The trip was an inspirational experience that all SOSH members will hold close to our hearts for years to come. It was rewarding to able to utilize our knowledge and skills to help those who would overwise be denied the gift of sight. We were proud to be able to improve the quality of life for so many Haitians who would be without any vision care without vists by volunteer groups such as SOSH.
We would like to thank all our sponsors and supporters whose efforts and donations made this mission trip possible. Thank you Dean Jim Caldwell, Ms. Monae Kelsey, and the University’s student government Executive Council. A special thanks to our optometric advisors who traveled with us, Dr. Bhawan Minhas and Dr. Lindsey Perno, our faculty VOSH-liasons Dr. Gwen Amos and Dr. Mark Street, and lastly, thank you SOSH officers and members of the Class of 2016 who participated: Melissa Keller (vice president), Bridget Veglia (treasurer), Brad Sparks (office manager), Roma Desai (internal fundraiser), Emily Jones (external fundraiser), Carrie Christopherson, Victoria Galbreth, Mary Gouris, Stefanie Hwang, David Lai, Jacky Lam, Vivien Li, Lili Liang, Youseff Neema, Jared Scheff, Jenna Sembrat, Daniel Situ, Kelci Walters, Helena Wang, Ting Wei, Belinda Weinburg, Shirley Yan, Kristin Yandrich, and the Class of 2017 underclassmen liaison, Nicole Yoder.
2013-2014 SOSH Officers
From left to right: Brad Sparks, Roma Desai, Frank Mai, Melissa Keller, Emily Jones, and Bridget Veglia
SOSH -Students in Optometric Service to Humanity - held its second annual Mr. Salus pageant this month and Salus University's male students looked great! This year's Mr. Salus is Youssef Neema '16OD. Runners up were Sean Fuster '17AUD (first) and David Lai '16OD (second), with Chaz Truesdale '16OD winning Mr. Congeniality. Thanks to contestants: Karl Cunningham '17OD; Tony Hollop '16OD; Vitto Mena '14OD; and Daniel Situ '16OD. The men paraded in dress or casual attire before their enthusiastic audience and judges Dr. Alissa Coyne, Dr. Melissa Trego and Dr. Bre Myers. This event helped to raise money for the SOSH annual humanitarian trip while providing a fun evening for all.
SOSH was founded in 1968 by Dr. Algernon Phillips during his years as a student at the Pennsylvania College of Optometry (PCO). The original purpose of the organization was to administer eye examinations and to dispense spectacles to the people of Haiti. In 1986, SOSH expended its scope to provide more comprehensive eye care to people throughout the world. Over the years, SOSH has traveled to Africa, the Caribbean, and North, South and Central America. Often, the services that SOSH renders in these regions are the only means of receiving proper eye care.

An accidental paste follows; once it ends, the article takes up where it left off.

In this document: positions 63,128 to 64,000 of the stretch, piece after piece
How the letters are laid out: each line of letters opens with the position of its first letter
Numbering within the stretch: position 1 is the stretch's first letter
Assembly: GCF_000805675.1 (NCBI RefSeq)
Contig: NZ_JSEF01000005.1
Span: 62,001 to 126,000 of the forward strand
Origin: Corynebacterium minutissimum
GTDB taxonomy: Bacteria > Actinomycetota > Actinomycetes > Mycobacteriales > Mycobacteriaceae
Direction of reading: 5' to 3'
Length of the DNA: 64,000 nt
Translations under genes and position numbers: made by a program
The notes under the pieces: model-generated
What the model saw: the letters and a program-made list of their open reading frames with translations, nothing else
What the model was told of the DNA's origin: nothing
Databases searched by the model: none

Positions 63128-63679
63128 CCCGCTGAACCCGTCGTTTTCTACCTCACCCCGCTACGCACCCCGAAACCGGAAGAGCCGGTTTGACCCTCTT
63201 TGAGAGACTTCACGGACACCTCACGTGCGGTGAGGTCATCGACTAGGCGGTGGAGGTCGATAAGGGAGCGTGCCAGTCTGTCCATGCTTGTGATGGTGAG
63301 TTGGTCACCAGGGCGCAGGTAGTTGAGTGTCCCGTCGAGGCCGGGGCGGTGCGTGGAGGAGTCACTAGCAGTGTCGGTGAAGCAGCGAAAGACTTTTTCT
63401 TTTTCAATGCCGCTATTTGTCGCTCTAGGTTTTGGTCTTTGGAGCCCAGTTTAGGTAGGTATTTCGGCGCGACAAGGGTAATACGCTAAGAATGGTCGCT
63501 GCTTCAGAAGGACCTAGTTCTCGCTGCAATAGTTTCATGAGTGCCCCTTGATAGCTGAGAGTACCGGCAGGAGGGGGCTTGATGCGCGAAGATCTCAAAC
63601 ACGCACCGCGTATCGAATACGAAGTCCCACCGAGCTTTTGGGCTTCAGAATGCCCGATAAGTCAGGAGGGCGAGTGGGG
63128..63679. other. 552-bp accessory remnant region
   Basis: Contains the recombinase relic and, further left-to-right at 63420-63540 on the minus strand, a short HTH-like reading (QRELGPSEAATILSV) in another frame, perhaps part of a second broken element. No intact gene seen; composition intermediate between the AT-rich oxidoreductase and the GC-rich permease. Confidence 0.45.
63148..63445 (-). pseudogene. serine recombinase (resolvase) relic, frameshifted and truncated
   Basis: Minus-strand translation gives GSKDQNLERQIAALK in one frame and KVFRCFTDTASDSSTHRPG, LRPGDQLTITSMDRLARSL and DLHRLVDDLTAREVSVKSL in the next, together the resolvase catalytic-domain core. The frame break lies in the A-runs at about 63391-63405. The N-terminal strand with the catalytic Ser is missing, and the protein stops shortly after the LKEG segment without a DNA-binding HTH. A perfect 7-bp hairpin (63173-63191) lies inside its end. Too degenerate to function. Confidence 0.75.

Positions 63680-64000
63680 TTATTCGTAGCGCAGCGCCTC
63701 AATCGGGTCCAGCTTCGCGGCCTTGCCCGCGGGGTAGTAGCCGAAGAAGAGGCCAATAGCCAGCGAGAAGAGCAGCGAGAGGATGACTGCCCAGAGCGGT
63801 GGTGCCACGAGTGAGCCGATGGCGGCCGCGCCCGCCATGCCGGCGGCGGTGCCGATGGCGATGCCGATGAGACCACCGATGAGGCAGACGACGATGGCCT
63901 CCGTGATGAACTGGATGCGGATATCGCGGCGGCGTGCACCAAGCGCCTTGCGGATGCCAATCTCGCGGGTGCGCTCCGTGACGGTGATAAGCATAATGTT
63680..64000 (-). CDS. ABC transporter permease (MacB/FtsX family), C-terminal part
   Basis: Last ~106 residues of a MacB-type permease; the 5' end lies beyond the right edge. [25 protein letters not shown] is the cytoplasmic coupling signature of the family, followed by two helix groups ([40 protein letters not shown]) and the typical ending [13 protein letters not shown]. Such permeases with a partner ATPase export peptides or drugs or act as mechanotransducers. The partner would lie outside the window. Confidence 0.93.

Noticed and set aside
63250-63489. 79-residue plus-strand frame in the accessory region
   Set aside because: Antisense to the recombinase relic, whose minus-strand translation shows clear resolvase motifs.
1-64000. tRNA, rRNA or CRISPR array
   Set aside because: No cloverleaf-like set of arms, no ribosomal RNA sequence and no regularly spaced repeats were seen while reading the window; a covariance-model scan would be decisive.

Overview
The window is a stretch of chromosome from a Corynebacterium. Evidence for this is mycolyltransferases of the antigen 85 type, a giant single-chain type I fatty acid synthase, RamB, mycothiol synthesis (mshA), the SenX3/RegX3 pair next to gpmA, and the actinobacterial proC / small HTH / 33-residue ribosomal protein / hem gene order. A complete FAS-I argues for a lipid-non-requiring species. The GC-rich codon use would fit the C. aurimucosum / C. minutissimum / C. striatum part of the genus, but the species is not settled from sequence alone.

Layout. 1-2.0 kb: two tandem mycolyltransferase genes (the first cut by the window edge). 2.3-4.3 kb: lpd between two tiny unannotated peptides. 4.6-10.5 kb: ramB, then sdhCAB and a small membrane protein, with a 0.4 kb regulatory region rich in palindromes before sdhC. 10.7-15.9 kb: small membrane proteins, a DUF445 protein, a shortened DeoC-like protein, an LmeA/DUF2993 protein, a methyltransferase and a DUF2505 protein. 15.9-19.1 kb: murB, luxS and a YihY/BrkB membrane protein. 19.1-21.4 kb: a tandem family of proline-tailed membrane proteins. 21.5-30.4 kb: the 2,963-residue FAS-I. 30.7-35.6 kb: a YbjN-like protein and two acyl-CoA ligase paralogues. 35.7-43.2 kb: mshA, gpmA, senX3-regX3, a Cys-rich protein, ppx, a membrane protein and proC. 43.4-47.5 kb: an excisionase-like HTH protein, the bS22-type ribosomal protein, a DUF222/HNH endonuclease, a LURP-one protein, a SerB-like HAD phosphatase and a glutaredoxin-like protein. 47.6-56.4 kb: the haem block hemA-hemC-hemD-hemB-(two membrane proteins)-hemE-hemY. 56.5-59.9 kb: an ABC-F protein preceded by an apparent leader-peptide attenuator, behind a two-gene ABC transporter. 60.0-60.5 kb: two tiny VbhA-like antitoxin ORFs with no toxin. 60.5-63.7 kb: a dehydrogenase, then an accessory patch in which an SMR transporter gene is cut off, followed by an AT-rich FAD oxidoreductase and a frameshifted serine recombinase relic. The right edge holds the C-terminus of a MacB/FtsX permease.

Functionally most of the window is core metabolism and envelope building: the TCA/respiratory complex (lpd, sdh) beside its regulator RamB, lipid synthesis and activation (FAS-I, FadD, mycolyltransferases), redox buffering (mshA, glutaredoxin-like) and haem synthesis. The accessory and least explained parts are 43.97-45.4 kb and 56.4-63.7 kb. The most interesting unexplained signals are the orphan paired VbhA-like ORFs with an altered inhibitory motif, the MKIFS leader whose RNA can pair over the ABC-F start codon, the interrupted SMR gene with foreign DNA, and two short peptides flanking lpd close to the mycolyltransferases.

During the past few years, SOSH has also been a partner in developing a permanent eye clinic in Guatemala, seeing over 18,000 patients and referring approximately 800 for surgery.
Pictured top row, L to R: Shawn Yu, Dr. A. Phillips, Dr. Harry Kaplan, Robert Wang, Mark Street, Michael Rebar; Bottom row, L to R: Allyssa Nguyen, Anjali Desai, Lisa Schneider, Kristy Dean, Erin Van Shura, Lisa Chow.
SOSH Founder Meets with Students
On December 5, 2008, members of SOSH, with memories of their September mission to Haiti still fresh in their minds, had the privilege of meeting Dr. A.A. Phillips ’69, founder of SOSH (Student Optometric Service to Humanity) at the University.
After viewing videos of the September mission created by SOSH president Robert Wang ’10, Dr. Phillips shared some of his experiences with the students. The first SOSH mission to Haiti in 1969, planned after then second year student Phillips’ visited and saw the acute need for vision care, included PCO faculty member Dr. Harry Kaplan ’49.
Dr. Kaplan and Dr. Anthony Di Stefano, Vice President, Academic Affairs, were present at the meeting and, with the students, heard some of the interesting and diverse experiences Dr. Phillips has had during his many years of volunteer service and travels around the world.
The PCO students and faculty and an ophthalmologist and surgical nurse from SEE International, completed the ten day September mission in Cap Haitian, providing eye exams to more than 2400 individuals, dispensed more than spectacle glasses, distributed more than 2300 UV protection sunglasses and provided funding for over 70 cataract extractions and 50 glaucoma referrals.
Two SOSH teams working at two sites maximized the number of patients seen and the students and faculty worked long hours and gained invaluable experience. With the help of the PCO Lions Club, the students also purchased a screening tonometer (with the PCO Lions Club) for use during future missions and included an underclassman representative to ensure a smoother 2009 mission.
Faculty members Dr. Gwenn Amos and Dr. Mark Snyder accompanied SOSH Class of 2010 members: Herbert Bressler, Kristy Dean, Anjali Desai, Aesha Sharia, Carl Ekman, Caryn Jones, Timothy Kim, Colleen Kroll, Matthew Lim Ah Ken, Doua Lor, Yupheng Ly, Allyssa Nguyen, Sheila Poon, Michael Rebar, Cara Reitnauer, Lisa Schneider, Mark Street, Julie Tran, Robert Wang, Shawn Yu and Dianna Zhang. Erin Vanshura ’11 was class representative for the 2009 trip.